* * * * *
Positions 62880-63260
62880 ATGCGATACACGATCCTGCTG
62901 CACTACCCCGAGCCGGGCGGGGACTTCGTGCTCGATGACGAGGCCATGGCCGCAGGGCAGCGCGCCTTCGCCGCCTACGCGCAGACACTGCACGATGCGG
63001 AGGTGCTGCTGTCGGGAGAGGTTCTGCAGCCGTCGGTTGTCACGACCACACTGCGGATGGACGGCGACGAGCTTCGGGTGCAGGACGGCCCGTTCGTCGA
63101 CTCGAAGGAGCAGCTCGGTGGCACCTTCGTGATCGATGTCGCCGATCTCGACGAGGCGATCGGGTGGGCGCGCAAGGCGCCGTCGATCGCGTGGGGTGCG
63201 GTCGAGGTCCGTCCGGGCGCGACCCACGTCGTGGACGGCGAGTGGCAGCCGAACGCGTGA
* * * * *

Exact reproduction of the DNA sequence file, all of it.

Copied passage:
Positions 62880-63260
62880 ATGCGATACACGATCCTGCTG
62901 CACTACCCCGAGCCGGGCGGGGACTTCGTGCTCGATGACGAGGCCATGGCCGCAGGGCAGCGCGCCTTCGCCGCCTACGCGCAGACACTGCACGATGCGG
63001 AGGTGCTGCTGTCGGGAGAGGTTCTGCAGCCGTCGGTTGTCACGACCACACTGCGGATGGACGGCGACGAGCTTCGGGTGCAGGACGGCCCGTTCGTCGA
63101 CTCGAAGGAGCAGCTCGGTGGCACCTTCGTGATCGATGTCGCCGATCTCGACGAGGCGATCGGGTGGGCGCGCAAGGCGCCGTCGATCGCGTGGGGTGCG
63201 GTCGAGGTCCGTCCGGGCGCGACCCACGTCGTGGACGGCGAGTGGCAGCCGAACGCGTGA